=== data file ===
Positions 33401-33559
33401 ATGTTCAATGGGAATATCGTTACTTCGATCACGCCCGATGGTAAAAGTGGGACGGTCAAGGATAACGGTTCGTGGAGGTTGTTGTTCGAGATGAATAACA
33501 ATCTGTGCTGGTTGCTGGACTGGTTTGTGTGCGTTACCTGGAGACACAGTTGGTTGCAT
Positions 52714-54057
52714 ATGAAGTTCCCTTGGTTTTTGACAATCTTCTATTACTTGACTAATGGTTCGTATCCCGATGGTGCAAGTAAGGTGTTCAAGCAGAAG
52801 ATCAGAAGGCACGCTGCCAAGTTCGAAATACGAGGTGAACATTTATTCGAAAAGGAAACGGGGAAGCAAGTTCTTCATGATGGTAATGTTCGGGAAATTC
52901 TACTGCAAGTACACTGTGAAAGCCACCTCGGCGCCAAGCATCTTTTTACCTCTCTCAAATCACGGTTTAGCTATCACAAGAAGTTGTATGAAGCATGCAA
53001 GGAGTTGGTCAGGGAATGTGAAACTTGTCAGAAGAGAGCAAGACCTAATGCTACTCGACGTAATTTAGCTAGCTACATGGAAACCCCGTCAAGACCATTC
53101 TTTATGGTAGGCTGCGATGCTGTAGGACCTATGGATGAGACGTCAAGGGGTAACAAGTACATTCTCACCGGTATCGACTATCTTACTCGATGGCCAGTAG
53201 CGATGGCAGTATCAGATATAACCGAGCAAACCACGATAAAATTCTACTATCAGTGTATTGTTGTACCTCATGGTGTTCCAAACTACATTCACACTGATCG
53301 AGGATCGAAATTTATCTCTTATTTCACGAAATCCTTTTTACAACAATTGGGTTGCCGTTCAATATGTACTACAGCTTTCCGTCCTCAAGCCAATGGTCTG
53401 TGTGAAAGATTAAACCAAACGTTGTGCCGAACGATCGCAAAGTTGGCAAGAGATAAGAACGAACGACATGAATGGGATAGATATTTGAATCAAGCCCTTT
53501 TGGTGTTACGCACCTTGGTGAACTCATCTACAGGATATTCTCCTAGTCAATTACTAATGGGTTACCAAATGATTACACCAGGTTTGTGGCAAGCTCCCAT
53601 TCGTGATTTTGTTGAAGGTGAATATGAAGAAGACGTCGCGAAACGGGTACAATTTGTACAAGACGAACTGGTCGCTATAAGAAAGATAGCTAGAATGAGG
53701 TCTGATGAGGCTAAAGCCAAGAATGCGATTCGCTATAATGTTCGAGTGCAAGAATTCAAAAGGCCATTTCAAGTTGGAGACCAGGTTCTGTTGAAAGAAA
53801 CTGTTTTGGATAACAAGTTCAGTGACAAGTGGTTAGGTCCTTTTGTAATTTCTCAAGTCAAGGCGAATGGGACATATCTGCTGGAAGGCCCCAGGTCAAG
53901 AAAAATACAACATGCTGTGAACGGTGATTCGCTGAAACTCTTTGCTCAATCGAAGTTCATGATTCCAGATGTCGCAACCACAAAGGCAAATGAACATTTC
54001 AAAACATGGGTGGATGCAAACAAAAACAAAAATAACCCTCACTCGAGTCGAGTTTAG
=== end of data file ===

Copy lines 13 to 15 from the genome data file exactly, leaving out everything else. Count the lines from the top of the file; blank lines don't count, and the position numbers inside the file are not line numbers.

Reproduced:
53501 TGGTGTTACGCACCTTGGTGAACTCATCTACAGGATATTCTCCTAGTCAATTACTAATGGGTTACCAAATGATTACACCAGGTTTGTGGCAAGCTCCCAT
53601 TCGTGATTTTGTTGAAGGTGAATATGAAGAAGACGTCGCGAAACGGGTACAATTTGTACAAGACGAACTGGTCGCTATAAGAAAGATAGCTAGAATGAGG
53701 TCTGATGAGGCTAAAGCCAAGAATGCGATTCGCTATAATGTTCGAGTGCAAGAATTCAAAAGGCCATTTCAAGTTGGAGACCAGGTTCTGTTGAAAGAAA